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Bronze dish of a Jewish family waiting for a boy to pass swallowed money

Object | Accession Number: 2016.184.209

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    Bronze dish of a Jewish family waiting for a boy to pass swallowed money

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    Brief Narrative
    Decorative bronze plaque with an image of a Jewish family watching a young boy sitting on a chamber pot situated on the kitchen table. The characters in the image all have several stereotypical physical features commonly attributed to Jews: thick eyebrows, large noses, hooded eyes, fleshy lips and bowed legs. In the scene, a young Jewish boy has eaten a ducat (a coin) and his family is feverishly trying to retrieve it by spoon-feeding him a substance to help him excrete the coin. The family appears to be more concerned about retrieving the coin than for the boy’s comfort. The image is from the satirical, antisemitic booklet, “Die Schabbes Lamp vunn pollische Messing: mit ächt koschere Schimen” [The Schabbat lamp of polished brass: with authentic kosher lampshades] published in 1835. However, the caption on the plaque names the boy “Moishele,” while in the original book he is called “Lämmle.” The book was written under the Jewish sounding pen name of Itzig Feitel Stern, which was likely the nom de plume of multiple people over a period of several years. It is thought that Heinrich Holzschuher and Johann Friedrich Sigmund von Holzschuher both used this same pen name, possibly along with other writers. The books are printed in a right to left format, mimicking the orientation of Hebrew writing. They contain antisemitic pictures, poems, and stories written in a pseudo-German language, which the author used to ridicule and mock Jewish speech. Several antisemitic works of this type were written under this pen name. The plaque is one of the more than 900 items in the Katz Ehrenthal Collection of antisemitic artifacts and visual materials.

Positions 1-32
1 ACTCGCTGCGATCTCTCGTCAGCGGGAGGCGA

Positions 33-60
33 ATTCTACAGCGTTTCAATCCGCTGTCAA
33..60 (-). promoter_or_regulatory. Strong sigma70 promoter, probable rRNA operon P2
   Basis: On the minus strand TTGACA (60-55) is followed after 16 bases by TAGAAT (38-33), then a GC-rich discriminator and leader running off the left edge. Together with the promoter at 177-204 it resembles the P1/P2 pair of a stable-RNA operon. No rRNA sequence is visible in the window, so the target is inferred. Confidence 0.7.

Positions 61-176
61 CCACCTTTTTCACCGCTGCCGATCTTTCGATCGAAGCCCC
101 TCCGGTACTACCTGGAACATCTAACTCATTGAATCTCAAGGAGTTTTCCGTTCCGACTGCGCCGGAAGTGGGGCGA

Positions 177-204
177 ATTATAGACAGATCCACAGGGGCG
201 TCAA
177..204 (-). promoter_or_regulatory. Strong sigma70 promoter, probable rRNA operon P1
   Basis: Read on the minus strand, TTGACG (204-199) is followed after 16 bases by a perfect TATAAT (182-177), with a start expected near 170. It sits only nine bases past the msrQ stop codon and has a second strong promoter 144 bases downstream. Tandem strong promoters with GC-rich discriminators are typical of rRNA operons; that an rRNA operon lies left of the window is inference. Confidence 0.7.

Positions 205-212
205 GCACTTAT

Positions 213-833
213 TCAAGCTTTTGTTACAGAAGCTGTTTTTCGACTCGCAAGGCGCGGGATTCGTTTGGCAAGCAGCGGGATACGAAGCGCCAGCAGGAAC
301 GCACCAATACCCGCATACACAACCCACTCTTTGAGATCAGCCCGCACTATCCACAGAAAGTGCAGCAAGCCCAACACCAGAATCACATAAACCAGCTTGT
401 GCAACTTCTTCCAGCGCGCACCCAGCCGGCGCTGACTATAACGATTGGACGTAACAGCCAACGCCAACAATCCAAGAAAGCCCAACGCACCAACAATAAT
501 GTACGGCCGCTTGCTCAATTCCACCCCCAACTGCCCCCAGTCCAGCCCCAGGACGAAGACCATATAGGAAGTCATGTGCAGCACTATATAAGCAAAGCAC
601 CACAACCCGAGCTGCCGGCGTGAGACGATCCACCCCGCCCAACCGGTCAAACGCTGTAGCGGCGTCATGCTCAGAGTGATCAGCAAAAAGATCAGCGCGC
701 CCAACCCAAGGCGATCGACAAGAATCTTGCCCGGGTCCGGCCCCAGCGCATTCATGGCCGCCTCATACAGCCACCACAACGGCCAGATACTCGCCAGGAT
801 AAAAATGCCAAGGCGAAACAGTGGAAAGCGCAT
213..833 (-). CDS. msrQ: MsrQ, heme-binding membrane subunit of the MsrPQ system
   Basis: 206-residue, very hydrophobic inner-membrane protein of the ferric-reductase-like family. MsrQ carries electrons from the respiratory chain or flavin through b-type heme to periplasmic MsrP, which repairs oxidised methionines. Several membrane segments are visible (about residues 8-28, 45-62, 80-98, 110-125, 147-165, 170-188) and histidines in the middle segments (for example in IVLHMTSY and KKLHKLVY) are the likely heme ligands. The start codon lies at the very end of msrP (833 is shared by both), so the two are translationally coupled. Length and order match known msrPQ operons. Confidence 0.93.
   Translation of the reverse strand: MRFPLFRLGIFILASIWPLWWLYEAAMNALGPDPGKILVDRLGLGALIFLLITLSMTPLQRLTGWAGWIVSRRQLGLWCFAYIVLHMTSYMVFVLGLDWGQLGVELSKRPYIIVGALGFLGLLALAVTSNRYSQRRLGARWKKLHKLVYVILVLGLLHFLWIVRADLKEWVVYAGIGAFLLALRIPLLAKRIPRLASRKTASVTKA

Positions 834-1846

creation:  after 1835
    creation: Europe
    Credit Line
    United States Holocaust Memorial Museum Collection, Gift of the Katz Family
    front, bottom center, engraved : Moishele hat einen Ducaten verschuckt [Moishele swallowed a Ducat]
    Compiler: Peter Ehrenthal
    The Katz Ehrenthal Collection is a collection of more than 900 objects depicting Jews and antisemitic and anti-Jewish propaganda from the medieval to the modern era, in Europe, Russia, and the United States. The collection was amassed by Peter Ehrenthal, a Romanian Holocaust survivor, to document the pervasive history of anti-Jewish hatred in Western art, politics and popular culture. It includes crude folk art as well as pieces created by Europe's finest craftsmen, prints and periodical illustrations, posters, paintings, decorative art, and toys and everyday household items decorated with depictions of stereotypical Jewish figures.

    Physical Details

    Decorative Arts
    Physical Description
    Oval, cast bronze dish with a bas relief of a room interior with a family gathered around a table. From the left, a bearded man in right profile wearing a tricorn hat, knee-length coat, and breeches feeds a boy with unruly hair. The child, in left profile, sits on a chamber pot on the table, his pants pulled down. Three people near the table watch the boy: in front stands a child in a top hat and long coat, back to the viewer; to his right is a seated woman in bonnet and glasses; to her right is a seated woman in a cap. A man in a top hat and a knee-length coat stands watching from the right. The visible faces have stereotypical Jewish features: thick eyebrows, large noses, hooded eyes, and fleshy lips. In the room around the group are a large umbrella, balance scales, and clothing hanging on the wall. The plaque has a raised rim with an embossed garland of leaves and German text at the bottom.
    overall: Height: 4.375 inches (11.113 cm) | Width: 6.875 inches (17.463 cm) | Depth: 0.500 inches (1.27 cm)
    overall : bronze

    Rights & Restrictions

    Conditions on Access
    No restrictions on access
    Conditions on Use
    No restrictions on use

    Keywords & Subjects

    Geographic Name

    Administrative Notes

    The plaque was donated to the United States Holocaust Memorial Museum in 2016 by the Katz Family.
    Funding Note
    The cataloging of this artifact has been supported by a grant from the Conference on Jewish Material Claims Against Germany.
    Special Collection
    Katz Ehrenthal Collection
    Record last modified:
    2022-07-28 18:30:20
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